Mix Master Mike says things have been going surprisingly well as an opening act on Guns N' Roses' tour. Only once did it look like he'd have to use his deftness to dodge flying objects.
"There were some skeptical earthlings out there, and they had to be converted," the Beastie Boys DJ said of the crowd in Seattle at the start of the tour. "At first it was tough, but it only took five minutes. I just showed them that I'm here to have a good time, but also to make them have a good time and show them something they've never seen before."
Mike's scratching style is fluid but frantic, and his grooves pulse with slammin' beats and humorous samples, which he warps, cuts up and transforms into a vortex of unearthly sounds. To some, he's a bridge between the stuttering beats of DJ hip-hop and the visceral punch of hard rock.
His soundscapes are filled with enough percussive flair to thrill the Beasties and enough bombast to satisfy Guns N' Roses frontman Axl Rose, who personally invited Mike to open Guns' U.S. tour along with metal band CKY.
"Big respect to Axl for noticing and recognizing DJs are actually musicians in their own right and we can open up arenas," Mike said Thursday before heading to Madison Square Garden to play for a decidedly rock 'n' roll house.
Mike said he's stoked about performing for such large crowds, but he's just as excited about being able to showcase his music for people who know nothing about DJ culture.
"I'm up for challenges," he said. "To this day, not enough people know what scratching is. So I'm on a mission to convert people and let them know what's going on.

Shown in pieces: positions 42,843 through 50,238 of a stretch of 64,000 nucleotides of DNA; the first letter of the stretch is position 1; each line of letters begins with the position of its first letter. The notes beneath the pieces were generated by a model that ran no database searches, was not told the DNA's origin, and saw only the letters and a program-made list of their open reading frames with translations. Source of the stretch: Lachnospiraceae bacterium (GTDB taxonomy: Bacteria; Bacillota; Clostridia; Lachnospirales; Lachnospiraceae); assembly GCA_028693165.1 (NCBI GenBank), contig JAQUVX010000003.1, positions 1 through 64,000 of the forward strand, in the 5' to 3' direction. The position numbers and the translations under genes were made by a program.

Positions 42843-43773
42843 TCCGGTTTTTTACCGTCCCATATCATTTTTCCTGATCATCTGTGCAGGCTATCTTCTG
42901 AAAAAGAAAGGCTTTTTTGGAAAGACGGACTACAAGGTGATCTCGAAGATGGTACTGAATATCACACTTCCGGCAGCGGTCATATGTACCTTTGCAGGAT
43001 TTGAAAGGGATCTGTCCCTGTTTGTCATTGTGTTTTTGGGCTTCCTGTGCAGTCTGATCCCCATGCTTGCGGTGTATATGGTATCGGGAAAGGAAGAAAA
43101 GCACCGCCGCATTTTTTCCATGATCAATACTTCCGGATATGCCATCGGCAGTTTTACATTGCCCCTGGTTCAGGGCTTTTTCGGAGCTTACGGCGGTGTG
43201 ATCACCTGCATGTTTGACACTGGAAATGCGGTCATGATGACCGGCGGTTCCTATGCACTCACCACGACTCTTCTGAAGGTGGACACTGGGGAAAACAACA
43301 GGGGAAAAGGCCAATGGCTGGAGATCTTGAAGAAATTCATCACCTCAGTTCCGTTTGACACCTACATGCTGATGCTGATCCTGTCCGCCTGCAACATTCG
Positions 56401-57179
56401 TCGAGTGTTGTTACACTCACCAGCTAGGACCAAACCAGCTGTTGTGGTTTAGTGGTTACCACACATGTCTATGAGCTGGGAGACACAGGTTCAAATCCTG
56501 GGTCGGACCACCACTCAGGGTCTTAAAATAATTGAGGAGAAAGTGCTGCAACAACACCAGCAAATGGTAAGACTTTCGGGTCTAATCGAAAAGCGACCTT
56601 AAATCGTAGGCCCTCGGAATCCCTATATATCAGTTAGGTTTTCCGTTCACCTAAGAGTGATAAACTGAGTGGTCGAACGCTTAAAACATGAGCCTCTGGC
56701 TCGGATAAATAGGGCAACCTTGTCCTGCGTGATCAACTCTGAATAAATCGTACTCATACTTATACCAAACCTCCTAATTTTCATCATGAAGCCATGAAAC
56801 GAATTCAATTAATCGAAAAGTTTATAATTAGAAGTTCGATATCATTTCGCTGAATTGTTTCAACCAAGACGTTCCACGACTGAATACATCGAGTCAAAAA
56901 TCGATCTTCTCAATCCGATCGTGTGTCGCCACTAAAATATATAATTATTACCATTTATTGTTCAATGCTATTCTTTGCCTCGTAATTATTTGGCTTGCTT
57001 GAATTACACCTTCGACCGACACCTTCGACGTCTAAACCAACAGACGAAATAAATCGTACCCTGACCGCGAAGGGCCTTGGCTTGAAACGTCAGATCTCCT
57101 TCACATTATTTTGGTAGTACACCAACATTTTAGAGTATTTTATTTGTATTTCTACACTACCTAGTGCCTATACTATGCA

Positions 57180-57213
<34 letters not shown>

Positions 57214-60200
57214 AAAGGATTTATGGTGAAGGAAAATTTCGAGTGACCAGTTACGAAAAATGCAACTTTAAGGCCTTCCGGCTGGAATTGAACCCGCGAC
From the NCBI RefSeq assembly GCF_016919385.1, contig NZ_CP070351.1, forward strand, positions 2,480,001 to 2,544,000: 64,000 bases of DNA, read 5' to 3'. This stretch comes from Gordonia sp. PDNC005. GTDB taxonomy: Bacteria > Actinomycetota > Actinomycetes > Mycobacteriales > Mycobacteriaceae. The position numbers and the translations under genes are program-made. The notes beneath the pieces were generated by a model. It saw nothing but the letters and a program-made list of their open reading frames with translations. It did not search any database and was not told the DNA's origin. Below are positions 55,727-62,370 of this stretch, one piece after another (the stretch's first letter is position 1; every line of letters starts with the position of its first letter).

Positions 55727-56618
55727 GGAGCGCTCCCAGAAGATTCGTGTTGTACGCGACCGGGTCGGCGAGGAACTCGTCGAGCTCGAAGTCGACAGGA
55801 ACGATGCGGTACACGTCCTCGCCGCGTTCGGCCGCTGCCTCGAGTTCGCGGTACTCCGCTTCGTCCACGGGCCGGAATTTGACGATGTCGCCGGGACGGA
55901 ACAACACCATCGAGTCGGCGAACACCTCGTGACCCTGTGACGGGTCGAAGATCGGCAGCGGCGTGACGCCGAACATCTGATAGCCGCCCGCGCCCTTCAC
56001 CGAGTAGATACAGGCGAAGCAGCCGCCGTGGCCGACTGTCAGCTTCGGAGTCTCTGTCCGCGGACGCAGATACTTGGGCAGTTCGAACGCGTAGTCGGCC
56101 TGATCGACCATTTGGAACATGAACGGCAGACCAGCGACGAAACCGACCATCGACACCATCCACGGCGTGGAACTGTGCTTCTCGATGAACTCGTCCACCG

"Rock musicians have their guitars. These are our guitars right here," he added, pointing to a pair of turntables.
Mike has been spinning as a solo artist since 1996, but Rose discovered him earlier this year after viewing the movie "Scratch," an independent film about the art and history of DJing and hip-hop.
"He saw my parts in the movie and got inspired," Mike said. "He actually came to one of my shows, and then his manager called my manager and got it all formulated."
To vibe with rock audiences, Mike alters his style by tossing in passages by Led Zeppelin, Aerosmith and other artists the fans are familiar with.
"I'll juggle some stuff they know, but I'll make sure I manipulate it in a way they've never heard before so they go, 'Well, this ain't the way we know it, but we enjoy it.' Like, I'll take a Zeppelin record and decompose it and cut it up."
When Mike finishes the Guns tour, he'll likely enter the studio with the Beastie Boys to work on their sixth studio album, but right now he's keeping tight-lipped (see "Beastie Boys Begin Work On New LP ... Finally").
"It's pretty top-secret stuff," he said. "We are getting ready. We're stirring the pot. And hopefully next year something will be cooked up."
In addition to working with the Beasties, Mike will finish up his next solo album, the follow-up to this year's Return of the Cyklops.
"It's gonna be crazy," he said. "It's gonna have heavier-driven beats [than Cyklops]. [It's gonna be] a more out-of-this-world and psychedelic type of what-the-hell-is-this? type music. It's music for the years and centuries to come."